Wednesday, April 11, 2007

Marketing News — March Recap

I’ve been remiss in keeping you all up-to-date on my lunches and meetings with editors and I apologize. I feel like I’m spinning my wheels over here lately. It’s conference season, which pretty much guarantees at least two missed office days a month. Add in lunches, client meetings, etc., and I wonder when I’m ever at my desk (and I imagine some of my clients do too).

So, since I’m so far behind I’m going to do a bit of a recap on what I learned in March and then I’m going to try to keep you updated more regularly. I don’t think you need to hear about every meeting, since not every meeting is worth reporting on, but here are some highlights.

When talking with an editor at Kensington I learned more details about what is working in their erotic Aphrodisia line. When it comes to erotica and erotic romance they are seeing the greatest success with paranormal and historical stories. Futuristic and fantasy is also starting to move ahead, while SF is not. Interestingly enough, contemporary seems to be working, but it’s on an author-by-author basis. In other words, they haven’t really pinpointed specifics, but it does seem to depend on the appeal of certain authors. Sadly, multicultural isn’t working as well for them as they would have hoped. They also find that fetish or fantasy books seem to work. In other words, you cowboy lovers are gravitating toward erotic cowboy collections, and the same holds true for firefighters, etc.

As all of you mystery writers probably know by now, NAL is planning to launch a new mystery imprint, Obsidian. They are looking for all types of commercial thrillers, cozies, and more traditional mysteries. Keep in mind, they have always published mysteries, so they are not building a list from scratch; they are, however, going to use this new line to highlight their mysteries in a different way.

One romance editor at St. Martin’s Press is actively looking for romantic suspense and paranormal romance. Interestingly enough, this desire to add more romantic suspense to a list seems to be universal (me too, me too). The key, I think, is to make sure your hook is there and your suspense is strong, and a little scary. Think Allison Brennan, one of the newest stars in this genre. If she’s the hottest new thing then that’s what everyone else is looking for. Okay, back to St. Martin’s . . . they have a lot of werewolves and vampires and this editor would rather see something fresh. She’s not a fan of futuristic or fantasy titles, but likes beasts and creatures and especially demons. She wants a new twist on vampires and werewolves. She would also like to see (like everyone else) heartwarming women’s fiction that could cross over into romance. Think Debbie Macomber.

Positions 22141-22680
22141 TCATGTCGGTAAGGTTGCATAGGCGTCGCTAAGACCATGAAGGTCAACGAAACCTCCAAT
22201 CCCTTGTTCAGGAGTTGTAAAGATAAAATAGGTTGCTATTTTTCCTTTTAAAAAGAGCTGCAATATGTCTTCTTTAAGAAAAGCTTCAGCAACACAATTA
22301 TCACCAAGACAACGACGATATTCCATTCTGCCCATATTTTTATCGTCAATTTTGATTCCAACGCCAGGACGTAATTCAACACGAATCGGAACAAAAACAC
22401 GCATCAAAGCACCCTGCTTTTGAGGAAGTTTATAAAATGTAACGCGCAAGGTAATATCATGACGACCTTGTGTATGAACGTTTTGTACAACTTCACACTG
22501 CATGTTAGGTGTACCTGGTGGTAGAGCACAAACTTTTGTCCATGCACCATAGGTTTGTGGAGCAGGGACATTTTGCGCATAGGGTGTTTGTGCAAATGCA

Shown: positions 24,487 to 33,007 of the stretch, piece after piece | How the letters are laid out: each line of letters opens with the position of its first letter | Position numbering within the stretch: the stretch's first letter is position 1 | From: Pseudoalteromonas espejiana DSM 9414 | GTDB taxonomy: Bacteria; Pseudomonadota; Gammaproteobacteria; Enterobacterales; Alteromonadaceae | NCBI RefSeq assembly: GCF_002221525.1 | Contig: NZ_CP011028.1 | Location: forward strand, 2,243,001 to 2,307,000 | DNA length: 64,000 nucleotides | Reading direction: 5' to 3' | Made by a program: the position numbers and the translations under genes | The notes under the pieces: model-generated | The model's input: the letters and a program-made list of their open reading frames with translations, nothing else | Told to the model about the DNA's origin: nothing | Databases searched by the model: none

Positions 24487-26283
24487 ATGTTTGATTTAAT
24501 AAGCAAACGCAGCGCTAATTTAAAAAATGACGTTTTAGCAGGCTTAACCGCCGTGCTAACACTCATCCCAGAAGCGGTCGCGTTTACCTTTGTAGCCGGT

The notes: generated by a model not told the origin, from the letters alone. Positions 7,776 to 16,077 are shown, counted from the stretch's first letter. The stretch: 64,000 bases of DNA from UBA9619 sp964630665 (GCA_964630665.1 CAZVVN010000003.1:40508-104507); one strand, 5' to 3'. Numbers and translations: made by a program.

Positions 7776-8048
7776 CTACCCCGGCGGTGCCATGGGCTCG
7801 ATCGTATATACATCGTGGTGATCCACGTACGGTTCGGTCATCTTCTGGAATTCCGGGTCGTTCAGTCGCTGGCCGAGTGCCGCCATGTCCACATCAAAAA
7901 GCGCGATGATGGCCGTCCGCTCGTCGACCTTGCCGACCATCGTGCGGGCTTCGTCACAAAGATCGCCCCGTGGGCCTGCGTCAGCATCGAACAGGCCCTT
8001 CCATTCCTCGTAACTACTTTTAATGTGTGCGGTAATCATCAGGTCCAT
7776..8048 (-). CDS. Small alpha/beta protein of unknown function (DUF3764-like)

Lunch with an editor at HQN was actually very enlightening for me. I had no idea that they were only looking for contemporary romance. No paranormal, no historical. Of course, they have exceptions on their list, which is why I had assumed they were also open to more. See, even I can learn something shockingly new from these lunches.

So, this is today’s wish list from editors. Trust me when I say it will all change tomorrow. I promise to keep marketing news coming at a faster clip.

—Jessica

7 comments:

Dara Edmondson said...

Wow! Great info to know. Thanks for keeping us informed on the latest market trends. That certainly helps.

Maria said...

Thanks Jessica. Helpful report!

Laura Kramarsky said...

Thanks so much for this, Jessica! (Gee, makes me wish I wrote erotica. But since I'm too embarrassed even to *read* erotica, I guess I am out of luck on that one!)

Jolie Mathis said...

I love posts like these! Thanks for sharing all that!

Cindy Procter-King said...

I agree that these sorts of posts are extremely helpful and interesting...even if the information changes weekly, LOL. It just helps to feel like we have even a fleeting hint of the market.

Cindy

Amy said...

Thanks for the update!

I have a question I'm hoping you can address in your blog. I recently had a positive phone conference with an agent. She was very enthusiastic about the potential my work had and though she rejected it then, had great suggestions on how to make it better and said she would love to read revisions if I chose to do them. Ultimately I did, and I sent them back to her. She emailed me to say that she received them, she'd get to right to them, and would get back to me soon.

That's been a couple of weeks now. This agent let me know up front that she wanted a 4-week exclusive with the project, and since it was small and definitive, I granted it. The trouble is, it runs out next week. I understand how busy agencies get, and that she could just be backed up, but if her interest has waned, I want to move on too. So after the time limit is up, should I email her and tell her the exclusive time limit is up and that I can no longer grant it, or offer to extend it a week if she's still interested, or do I just go ahead and start submitting to other agents, assuming she realizes the time limit's up?

Thanks for any insight you can give me. I am such a fan of this blog!

Lesley said...

Thanks for the update! It's always good to know what they're looking for.